Shamans are said to have contact with the animal world, the realm of sky, the realm beneath the earth, and the realm of the dead. The shaman masters the spirits through incantation and ritualized chanting and dancing to induce ecstasy or invoke curses. The Oxford Universal Dictionary defines shamanism as “the primitive religion of the Ural-Altaic peoples of Siberia, in which all the good or evil of life are thought to be brought about by spirits which can be influenced only by Shamans.” As descendants of the Tungus tribes from Siberia, the Koreans have been practitioners of animistic shamanism for many centuries. Within the Korean home, individual members of a family have presided as shamans, and the occupational shaman is sought out as a healer, a fortune-teller, and an emissary who can contact the realm of the spirits. Words, songs, music, and art are the shaman’s tools, which can be used either to heighten or deaden awareness.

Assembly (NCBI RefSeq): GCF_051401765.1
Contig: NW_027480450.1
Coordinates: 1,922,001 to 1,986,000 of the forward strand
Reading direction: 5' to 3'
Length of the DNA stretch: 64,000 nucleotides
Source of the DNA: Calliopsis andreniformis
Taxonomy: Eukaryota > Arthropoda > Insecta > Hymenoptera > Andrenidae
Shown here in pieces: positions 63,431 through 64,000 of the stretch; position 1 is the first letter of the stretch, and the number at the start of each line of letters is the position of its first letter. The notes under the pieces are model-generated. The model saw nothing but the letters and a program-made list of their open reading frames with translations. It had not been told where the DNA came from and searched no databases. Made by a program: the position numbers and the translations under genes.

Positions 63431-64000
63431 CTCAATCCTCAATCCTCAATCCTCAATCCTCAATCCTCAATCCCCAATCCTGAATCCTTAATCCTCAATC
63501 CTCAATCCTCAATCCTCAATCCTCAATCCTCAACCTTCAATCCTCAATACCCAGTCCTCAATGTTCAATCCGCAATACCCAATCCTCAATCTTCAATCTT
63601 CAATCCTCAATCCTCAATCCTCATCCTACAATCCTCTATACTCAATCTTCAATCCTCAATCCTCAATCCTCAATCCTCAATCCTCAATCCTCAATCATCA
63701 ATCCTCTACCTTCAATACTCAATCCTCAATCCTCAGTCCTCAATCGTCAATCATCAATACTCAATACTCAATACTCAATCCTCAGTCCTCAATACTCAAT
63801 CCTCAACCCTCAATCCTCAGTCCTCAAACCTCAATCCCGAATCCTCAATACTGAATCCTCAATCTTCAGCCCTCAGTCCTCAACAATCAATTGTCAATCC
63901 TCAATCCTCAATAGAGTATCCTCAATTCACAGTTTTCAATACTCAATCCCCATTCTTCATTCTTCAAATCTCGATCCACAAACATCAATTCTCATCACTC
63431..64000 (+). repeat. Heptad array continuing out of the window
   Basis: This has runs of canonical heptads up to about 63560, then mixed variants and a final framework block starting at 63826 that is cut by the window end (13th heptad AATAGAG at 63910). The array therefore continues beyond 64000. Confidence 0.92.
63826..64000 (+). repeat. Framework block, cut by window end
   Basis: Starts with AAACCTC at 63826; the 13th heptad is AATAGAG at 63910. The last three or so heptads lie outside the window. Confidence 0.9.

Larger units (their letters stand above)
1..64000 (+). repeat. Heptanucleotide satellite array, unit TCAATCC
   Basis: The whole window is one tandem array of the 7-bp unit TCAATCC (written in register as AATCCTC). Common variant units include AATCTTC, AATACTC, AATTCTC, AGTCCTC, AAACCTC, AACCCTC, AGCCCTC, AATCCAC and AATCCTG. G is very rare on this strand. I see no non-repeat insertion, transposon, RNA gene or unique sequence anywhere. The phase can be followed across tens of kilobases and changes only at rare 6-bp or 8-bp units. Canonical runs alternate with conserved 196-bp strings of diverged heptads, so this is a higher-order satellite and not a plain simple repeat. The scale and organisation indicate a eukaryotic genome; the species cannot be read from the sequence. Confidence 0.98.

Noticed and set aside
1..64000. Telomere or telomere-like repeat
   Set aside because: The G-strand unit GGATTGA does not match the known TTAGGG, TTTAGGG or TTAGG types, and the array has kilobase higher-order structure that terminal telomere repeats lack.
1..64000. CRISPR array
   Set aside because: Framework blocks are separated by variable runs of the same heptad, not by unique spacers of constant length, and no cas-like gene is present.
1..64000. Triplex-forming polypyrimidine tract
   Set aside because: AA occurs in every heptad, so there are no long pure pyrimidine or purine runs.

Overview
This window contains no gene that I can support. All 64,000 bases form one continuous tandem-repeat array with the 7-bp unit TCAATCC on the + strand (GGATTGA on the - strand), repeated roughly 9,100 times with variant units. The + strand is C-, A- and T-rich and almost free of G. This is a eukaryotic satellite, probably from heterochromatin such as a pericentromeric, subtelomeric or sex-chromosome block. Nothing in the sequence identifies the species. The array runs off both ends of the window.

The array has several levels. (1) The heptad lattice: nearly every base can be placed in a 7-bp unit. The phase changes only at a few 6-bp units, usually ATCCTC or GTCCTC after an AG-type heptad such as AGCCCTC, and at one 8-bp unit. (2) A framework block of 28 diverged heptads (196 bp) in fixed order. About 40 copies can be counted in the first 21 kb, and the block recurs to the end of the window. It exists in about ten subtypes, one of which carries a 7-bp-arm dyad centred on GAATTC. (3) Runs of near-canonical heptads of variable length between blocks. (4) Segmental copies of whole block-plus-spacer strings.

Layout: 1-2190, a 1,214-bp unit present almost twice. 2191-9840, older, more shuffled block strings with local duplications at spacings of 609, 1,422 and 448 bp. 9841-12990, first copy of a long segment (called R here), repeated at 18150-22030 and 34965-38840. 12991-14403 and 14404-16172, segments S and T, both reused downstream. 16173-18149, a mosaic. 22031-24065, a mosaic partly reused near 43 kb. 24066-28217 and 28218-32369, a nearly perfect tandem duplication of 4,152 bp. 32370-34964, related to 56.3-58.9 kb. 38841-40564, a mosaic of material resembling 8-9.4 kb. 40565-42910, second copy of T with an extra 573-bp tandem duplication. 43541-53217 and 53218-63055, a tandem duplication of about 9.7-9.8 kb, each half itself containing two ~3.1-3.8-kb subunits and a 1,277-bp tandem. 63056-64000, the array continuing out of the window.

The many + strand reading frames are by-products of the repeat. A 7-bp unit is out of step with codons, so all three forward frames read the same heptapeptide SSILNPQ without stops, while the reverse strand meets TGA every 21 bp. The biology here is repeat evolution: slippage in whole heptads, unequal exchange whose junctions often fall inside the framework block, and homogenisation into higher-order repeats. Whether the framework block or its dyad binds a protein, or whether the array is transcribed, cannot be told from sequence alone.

Considered to be the oldest religion practiced by mankind, shamanism was particularly strong in Northeast Asia, but it is a phenomenon that has been endemic to all hunting societies. Shamanism, moreover, persists as a technique for manipulating human behavior in countries throughout the world. Among the Tungusians, who lived in a hunting society and depended upon the reindeer for survival, the shaman healer wore a headdress that incorporated the reindeer’s antlers.